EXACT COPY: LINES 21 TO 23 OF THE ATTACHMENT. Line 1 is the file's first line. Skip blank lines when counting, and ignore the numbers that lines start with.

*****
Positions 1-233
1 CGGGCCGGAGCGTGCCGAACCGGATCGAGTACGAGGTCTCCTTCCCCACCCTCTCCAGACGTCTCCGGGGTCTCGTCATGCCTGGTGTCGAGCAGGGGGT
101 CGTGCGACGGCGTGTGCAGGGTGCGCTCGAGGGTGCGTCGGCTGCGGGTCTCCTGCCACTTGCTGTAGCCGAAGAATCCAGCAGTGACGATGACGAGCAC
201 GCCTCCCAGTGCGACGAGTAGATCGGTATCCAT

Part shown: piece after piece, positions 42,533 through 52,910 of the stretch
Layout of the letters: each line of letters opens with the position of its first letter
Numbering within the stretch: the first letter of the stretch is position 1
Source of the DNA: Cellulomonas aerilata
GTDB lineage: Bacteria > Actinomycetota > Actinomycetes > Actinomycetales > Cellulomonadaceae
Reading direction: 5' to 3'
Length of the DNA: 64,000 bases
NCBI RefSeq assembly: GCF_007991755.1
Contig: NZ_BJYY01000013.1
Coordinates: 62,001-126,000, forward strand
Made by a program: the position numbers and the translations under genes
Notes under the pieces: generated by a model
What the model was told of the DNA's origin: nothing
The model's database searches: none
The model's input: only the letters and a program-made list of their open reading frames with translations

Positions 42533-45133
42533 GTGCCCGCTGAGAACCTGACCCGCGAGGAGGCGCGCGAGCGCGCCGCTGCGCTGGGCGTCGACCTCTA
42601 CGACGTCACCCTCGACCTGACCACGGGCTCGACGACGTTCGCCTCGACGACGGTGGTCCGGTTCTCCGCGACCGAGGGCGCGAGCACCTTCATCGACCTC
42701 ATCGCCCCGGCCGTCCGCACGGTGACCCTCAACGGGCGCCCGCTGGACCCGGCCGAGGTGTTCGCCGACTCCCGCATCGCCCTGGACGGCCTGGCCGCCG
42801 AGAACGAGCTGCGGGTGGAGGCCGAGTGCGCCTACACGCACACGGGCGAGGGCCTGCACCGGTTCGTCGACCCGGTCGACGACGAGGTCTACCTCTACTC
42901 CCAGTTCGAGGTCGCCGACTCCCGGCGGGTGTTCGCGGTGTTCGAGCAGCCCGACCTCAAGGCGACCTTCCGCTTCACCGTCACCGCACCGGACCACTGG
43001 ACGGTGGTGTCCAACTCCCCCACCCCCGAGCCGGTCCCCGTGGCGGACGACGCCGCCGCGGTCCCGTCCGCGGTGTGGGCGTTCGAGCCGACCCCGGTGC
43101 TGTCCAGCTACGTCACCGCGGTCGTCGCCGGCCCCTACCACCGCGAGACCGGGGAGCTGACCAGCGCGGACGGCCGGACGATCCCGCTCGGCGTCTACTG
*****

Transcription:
42533 GTGCCCGCTGAGAACCTGACCCGCGAGGAGGCGCGCGAGCGCGCCGCTGCGCTGGGCGTCGACCTCTA
42601 CGACGTCACCCTCGACCTGACCACGGGCTCGACGACGTTCGCCTCGACGACGGTGGTCCGGTTCTCCGCGACCGAGGGCGCGAGCACCTTCATCGACCTC
42701 ATCGCCCCGGCCGTCCGCACGGTGACCCTCAACGGGCGCCCGCTGGACCCGGCCGAGGTGTTCGCCGACTCCCGCATCGCCCTGGACGGCCTGGCCGCCG